The world’s strongest volcanic eruption in decades rocked Tonga, a Pacific island nation, sending DEBRIS 20 miles in the air and covering the islands in ash in an event that NASA described as more powerful than an atomic bomb.
Tonga is no stranger to earthquakes. It sits on the Ring of Fire, where shifting tectonic plates cause earthquakes and volcanic eruptions. Hunga Tonga-Hunga Ha‘apai, the volcano at the center of the recent destruction, has been a source of fear for local residents for years. Before the Jan. 15 eruption, the volcano sent up steam and gases in December as a warning of what was to come.
The underwater volcano and subsequent tsunami was an “UNPRECEDENTED disaster,” according to government officials. Many of Tonga’s 171 islands are uninhabited.
• Volcano is part of volcanic arc stretching from New Zealand to Fiji
• Force of eruption: equal to 4–18 megatons of dynamite
• Tsunami (resulting waves) hits West Coast of U.S.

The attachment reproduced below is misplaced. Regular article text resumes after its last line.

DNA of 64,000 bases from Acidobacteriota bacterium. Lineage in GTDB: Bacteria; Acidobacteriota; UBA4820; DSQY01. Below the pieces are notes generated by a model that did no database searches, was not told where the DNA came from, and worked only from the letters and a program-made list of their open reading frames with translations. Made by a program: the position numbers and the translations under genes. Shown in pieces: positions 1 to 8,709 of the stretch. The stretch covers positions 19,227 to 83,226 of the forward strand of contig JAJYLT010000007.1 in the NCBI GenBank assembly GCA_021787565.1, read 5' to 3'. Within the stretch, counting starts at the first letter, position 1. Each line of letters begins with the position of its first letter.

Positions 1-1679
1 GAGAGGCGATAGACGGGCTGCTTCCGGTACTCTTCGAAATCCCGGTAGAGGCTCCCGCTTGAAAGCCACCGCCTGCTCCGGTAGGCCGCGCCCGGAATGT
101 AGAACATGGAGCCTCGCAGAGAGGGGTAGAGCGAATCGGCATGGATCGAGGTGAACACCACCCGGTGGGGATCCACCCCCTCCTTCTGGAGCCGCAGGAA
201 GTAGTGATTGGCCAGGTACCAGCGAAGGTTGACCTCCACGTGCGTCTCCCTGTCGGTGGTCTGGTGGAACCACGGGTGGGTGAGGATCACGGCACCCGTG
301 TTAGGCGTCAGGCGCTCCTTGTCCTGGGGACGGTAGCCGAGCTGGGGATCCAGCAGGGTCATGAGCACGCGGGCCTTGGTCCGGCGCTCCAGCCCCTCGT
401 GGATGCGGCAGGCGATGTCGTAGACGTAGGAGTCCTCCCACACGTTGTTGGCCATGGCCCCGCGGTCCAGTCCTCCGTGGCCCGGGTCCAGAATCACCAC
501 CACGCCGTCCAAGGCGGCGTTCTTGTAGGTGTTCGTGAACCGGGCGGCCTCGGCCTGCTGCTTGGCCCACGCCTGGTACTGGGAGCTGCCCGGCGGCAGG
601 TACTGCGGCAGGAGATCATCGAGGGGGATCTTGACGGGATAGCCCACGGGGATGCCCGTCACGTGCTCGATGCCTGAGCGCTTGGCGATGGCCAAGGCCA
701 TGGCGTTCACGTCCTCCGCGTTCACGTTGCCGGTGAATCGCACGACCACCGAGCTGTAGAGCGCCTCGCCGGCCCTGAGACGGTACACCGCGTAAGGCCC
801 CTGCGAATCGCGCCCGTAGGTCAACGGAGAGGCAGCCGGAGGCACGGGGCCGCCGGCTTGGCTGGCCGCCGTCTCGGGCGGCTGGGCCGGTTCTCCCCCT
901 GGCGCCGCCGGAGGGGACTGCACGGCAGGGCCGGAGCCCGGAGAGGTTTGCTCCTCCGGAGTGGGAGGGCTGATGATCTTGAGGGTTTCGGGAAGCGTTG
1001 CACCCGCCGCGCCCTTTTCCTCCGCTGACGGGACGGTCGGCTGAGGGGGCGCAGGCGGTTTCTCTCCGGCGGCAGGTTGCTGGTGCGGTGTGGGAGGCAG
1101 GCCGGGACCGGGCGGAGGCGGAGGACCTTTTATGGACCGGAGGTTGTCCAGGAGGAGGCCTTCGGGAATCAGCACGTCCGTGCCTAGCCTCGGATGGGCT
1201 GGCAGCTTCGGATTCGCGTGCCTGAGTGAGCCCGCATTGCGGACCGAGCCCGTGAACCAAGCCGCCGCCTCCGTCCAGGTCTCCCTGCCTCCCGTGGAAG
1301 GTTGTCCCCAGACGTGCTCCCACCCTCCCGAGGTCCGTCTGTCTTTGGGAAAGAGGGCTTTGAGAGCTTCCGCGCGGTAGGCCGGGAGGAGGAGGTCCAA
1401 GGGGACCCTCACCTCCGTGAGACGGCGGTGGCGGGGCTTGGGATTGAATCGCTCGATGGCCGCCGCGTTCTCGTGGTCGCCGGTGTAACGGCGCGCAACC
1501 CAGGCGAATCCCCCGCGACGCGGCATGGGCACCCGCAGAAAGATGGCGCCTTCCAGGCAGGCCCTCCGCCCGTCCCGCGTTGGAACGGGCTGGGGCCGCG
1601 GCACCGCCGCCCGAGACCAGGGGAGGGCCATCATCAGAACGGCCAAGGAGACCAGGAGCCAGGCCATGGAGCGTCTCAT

However, some of the populated islands, which were first inhabited roughly 3,000 years ago, were heavily damaged by the eruption. Satellite images show Nomuka Island, about 40 miles northeast of the volcano, covered by ash. Coral reefs around Tonga were damaged. The thundering boom of the volcano was heard in Alaska—6,000 miles from the eruption. The surging surf caused an oil spill in Peru.
Tonga’s geography—1,400 miles from New Zealand and 3,000 miles away from Hawaii—means the country is hard to reach. Besides being a remote destination, Tonga is known for its white sandy beaches. It has also been gaining attention in recent years as climate brings rising seas and powerful storms to its shores.
The country’s remoteness presents an added challenge for its recovery. Tonga’s communication has been largely cut off as the single underwater fiber-optic cable that connected Tonga to the rest of the world was severed by the volcano and tsunami. After locating the precise location of the damage in the cable, a specialized ship will be deployed to the area for repair. While it is estimated that there are roughly 200 repairs carried out on cables around the world each year, it is rare for natural disasters to cause this type of damage.